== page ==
Regan Roberts League Teams Keep the Ball Rolling

Andrew Beville and William Gillespie.

When the late Bethel-Hanberry Elementary School physical education teacher, Regan Roberts, organized an instructional basketball league in the early 1990s for the youth in Blythewood, she probably had no idea how important that league would eventually become to the community.

Her goal was to teach young people not just how to play basketball, but what it means to be on a team. She wanted them to know that success is not about winning, but about improving and working together for a common goal. She wanted the league to be a source of fun and friendships that would last a lifetime.

And it has become that for thousands of Blythewood, Ridgeway and Winnsboro youth over the ensuing years.

Following Roberts’ untimely death from cancer in 1998, members of the community, Bill Lackey, Tom Walker, Sam Lake and others have carried on the league that was Roberts’ passion.

Trinity UMC in downtown Blythewood and Bethel-Hanberry Elementary School provide the league with gyms for practice and play. Parents volunteer as coaches and show up in droves to cheer their children at Saturday games. Businesses in town provide financial support through sponsorships.

What began as a league for elementary age youth has expanded to include all grade levels.

“That came about,” said the league’s director, Barry Mizzell, “when the kids got older they wanted to continue to play. So we added the higher grades.”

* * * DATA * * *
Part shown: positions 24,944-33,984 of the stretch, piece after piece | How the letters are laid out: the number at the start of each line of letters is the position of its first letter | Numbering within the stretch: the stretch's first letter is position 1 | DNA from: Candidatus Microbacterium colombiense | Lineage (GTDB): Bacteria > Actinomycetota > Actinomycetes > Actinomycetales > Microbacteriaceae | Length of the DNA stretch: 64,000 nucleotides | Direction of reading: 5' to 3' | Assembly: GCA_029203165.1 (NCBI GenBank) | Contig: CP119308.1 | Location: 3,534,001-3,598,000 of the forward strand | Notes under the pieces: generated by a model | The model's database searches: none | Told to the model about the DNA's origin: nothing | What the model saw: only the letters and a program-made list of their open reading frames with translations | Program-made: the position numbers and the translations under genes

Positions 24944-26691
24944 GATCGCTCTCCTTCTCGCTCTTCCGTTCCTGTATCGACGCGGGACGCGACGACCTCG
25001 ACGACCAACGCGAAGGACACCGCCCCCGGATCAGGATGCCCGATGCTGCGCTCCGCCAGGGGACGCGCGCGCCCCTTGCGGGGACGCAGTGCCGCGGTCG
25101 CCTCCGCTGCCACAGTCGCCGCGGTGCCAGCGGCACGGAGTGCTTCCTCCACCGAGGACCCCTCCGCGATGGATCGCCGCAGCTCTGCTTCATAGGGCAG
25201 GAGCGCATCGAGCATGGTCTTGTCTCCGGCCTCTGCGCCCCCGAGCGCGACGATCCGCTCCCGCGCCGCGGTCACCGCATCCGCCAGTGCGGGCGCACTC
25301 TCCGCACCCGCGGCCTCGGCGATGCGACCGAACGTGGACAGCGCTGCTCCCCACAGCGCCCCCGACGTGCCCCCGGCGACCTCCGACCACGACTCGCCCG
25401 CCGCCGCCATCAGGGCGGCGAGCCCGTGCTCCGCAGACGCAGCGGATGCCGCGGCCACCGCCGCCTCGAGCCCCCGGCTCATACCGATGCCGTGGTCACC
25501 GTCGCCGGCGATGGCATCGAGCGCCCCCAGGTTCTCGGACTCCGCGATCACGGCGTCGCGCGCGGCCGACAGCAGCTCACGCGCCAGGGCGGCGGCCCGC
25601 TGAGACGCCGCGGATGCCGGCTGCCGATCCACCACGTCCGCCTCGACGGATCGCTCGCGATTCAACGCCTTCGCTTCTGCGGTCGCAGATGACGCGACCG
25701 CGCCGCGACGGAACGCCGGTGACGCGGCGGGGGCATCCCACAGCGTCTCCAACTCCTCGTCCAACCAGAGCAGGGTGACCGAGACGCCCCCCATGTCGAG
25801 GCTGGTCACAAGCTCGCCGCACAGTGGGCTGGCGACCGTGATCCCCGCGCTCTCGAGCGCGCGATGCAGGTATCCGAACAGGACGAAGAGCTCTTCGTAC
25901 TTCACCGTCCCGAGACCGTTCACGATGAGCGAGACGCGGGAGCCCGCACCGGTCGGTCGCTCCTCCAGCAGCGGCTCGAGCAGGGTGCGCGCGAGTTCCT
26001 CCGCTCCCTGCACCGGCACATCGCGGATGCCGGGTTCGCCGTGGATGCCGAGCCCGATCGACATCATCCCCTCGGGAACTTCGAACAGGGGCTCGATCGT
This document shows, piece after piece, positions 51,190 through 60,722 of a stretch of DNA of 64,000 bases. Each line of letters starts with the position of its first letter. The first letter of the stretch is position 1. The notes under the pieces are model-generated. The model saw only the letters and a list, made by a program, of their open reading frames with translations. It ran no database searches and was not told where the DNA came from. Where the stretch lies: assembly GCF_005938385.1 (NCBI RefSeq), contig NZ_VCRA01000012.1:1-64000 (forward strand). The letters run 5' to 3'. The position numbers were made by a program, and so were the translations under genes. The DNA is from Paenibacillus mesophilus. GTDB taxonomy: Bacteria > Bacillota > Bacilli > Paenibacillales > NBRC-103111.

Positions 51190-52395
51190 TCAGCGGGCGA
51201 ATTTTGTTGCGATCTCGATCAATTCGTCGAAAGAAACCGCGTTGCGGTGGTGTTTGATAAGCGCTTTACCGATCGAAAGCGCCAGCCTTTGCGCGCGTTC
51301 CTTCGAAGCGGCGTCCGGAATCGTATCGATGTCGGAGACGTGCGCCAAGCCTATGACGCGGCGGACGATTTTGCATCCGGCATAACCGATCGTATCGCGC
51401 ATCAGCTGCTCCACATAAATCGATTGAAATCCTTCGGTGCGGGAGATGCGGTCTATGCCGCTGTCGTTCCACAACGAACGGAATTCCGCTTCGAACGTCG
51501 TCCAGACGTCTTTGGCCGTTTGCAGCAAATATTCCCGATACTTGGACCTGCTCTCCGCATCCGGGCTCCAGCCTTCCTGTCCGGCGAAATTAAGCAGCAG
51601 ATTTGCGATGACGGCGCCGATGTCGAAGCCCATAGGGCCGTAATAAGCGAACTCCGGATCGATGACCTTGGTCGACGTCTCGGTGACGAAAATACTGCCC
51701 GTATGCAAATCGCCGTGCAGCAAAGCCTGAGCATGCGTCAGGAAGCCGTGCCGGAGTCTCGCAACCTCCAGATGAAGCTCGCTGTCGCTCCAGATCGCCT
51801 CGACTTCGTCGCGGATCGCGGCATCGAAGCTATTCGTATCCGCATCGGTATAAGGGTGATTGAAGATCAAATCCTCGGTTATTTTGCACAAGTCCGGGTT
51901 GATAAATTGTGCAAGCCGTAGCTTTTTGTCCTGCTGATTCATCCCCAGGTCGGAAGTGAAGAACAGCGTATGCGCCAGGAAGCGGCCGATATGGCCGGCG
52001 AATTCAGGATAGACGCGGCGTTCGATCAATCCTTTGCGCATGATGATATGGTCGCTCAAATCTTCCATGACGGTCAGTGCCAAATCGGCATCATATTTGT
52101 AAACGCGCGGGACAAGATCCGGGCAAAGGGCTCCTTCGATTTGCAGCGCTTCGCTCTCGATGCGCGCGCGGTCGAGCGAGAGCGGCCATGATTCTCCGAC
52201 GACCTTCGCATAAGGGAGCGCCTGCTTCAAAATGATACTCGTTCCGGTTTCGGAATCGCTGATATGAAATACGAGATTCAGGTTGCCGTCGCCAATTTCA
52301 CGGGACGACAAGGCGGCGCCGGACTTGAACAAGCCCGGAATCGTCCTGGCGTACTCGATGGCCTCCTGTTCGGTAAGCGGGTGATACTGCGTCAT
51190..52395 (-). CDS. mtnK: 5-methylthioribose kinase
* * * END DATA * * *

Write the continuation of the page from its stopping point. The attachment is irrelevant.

As the players grow past league age, some return as coaches. League play runs from November through the first week in February.

The teams include both boys and girls and team placement is determined by a series of try outs so each team is fairly balanced by gender and skills.

The only paid staff are Mizzell and two referees, Arthur Osburn and Carnell Seibles, who have been with the league since its beginning.

“These men are both high school league officials and they are clearly a big reason for the success of this league,” Mizzell said. “They’re worth their weight in gold.”

On Feb. 2, the last day of play this season, a banquet was held at the Trinity gym. Bill Sullivan and Karen Lake oversee volunteers who provide lunch for the players and their families. And, on that day, everyone who played on a team received a trophy.

But the real reward for the players on that day and for the rest of their lives, is not the trophy, but what they learned . . . just as Regan Roberts planned.

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